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The power and glory of "default" behaviors

In thinking about effective training, we're often seduced by the allure of the command or cue. Almost every description of a "well-behaved" dog will include the requirement that he does what he's asked to do when he's asked to do it. I don't want to argue with that criterion (or not right now), but I do want to move beyond it. The real test of "good" behavior for people as well as dogs comes when no one is asking or telling us what we should do. Do we make choices that are productive and peaceable? Not always, unless we're born angels.

Contrary to their angelic reputation, dogs get bedeviled all the time by wayward and inconvenient desires. We can either mourn this fact or accept it and work with it. It really shouldn't continue to surprise us that their desire to please us (real in some cases, a total mirage in others) gets trumped all the time by other desires: to eat fish guts, to dig to China by way of the tulip bed, to put a scare into the monsters with slick yellow skin who appear whenever it rains.

As long as my focus remains on being my dog's boss, I'll have the (rather exhausting) work of telling him what to do all the time: "Heel! Sit! Wait! Off!" I'd rather train with the aim of making him a reliable boss of himself, by reinforcing the good decisions he makes without my direction. I use the word "good" here to mean pleasing to me, but if I choose my rewards well and deliver them consistently, what pleases me will soon please my dog, too.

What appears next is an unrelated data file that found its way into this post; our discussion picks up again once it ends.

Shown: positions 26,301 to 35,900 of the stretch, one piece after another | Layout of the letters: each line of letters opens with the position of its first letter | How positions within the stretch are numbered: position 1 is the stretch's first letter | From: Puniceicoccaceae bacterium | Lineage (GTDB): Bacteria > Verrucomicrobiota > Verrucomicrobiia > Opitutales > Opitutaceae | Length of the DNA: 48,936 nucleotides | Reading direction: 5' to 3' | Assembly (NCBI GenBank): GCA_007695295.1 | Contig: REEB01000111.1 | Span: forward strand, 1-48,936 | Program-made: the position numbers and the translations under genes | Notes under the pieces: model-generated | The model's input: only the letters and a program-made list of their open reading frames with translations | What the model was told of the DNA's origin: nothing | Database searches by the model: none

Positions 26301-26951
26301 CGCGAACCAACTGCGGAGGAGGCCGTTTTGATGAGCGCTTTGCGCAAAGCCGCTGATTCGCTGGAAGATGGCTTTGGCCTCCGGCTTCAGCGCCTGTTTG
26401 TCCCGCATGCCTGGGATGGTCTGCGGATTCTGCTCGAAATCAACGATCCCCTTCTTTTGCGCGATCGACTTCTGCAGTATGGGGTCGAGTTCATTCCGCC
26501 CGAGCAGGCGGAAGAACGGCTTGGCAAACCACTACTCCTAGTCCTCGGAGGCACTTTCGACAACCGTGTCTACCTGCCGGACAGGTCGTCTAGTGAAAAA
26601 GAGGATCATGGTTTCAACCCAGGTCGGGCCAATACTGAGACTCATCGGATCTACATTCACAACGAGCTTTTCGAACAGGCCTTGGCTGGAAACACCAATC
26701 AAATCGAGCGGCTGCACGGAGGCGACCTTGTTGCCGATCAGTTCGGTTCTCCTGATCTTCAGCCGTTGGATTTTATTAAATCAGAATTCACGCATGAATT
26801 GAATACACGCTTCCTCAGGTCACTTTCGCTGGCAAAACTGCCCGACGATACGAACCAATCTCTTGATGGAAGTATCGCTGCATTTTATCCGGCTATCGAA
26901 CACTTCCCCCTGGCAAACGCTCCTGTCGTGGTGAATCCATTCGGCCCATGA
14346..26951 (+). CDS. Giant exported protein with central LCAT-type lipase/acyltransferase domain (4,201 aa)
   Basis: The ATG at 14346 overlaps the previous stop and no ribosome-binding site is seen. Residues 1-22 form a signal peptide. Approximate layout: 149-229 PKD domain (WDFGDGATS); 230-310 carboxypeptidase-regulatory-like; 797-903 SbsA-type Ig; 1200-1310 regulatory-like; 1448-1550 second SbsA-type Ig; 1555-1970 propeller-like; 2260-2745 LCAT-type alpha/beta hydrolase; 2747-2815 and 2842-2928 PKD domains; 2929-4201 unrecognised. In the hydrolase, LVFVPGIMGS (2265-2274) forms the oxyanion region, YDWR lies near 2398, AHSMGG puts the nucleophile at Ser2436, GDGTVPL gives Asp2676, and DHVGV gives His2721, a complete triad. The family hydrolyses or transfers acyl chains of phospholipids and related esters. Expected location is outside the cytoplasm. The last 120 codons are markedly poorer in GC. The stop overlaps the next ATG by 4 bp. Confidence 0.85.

Changing our dogs' default settings almost inevitably involves changing our own. In this approach, training becomes less about directing and more about observing, less about firm guidance and more about encouragement. We can use various kinds of management (many of them spatial, like leashes and gates) to narrow our pups' options and artificially boost the odds that the choices they make will be good ones, but it's important that we give them enough slack to fail sometimes, or they'll never own their successes. The difference between a dog who's afraid to do wrong and one who glories in doing right is immeasurable (in both senses) and unmistakable when you see it.

I like the advice of Paul Owens ("the original Dog Whisperer") that we take regular "training vacations." By this he doesn't actually mean that we give up training, only that we give up telling our dogs directly what to do - for a day, a week, or more - and simply note and reward anything and everything they do on their own that we happen to like. Kathy Sdao's SMART x 50 approach (See, Mark, and Reward Training) is very similar in spirit and effect. Try it out!

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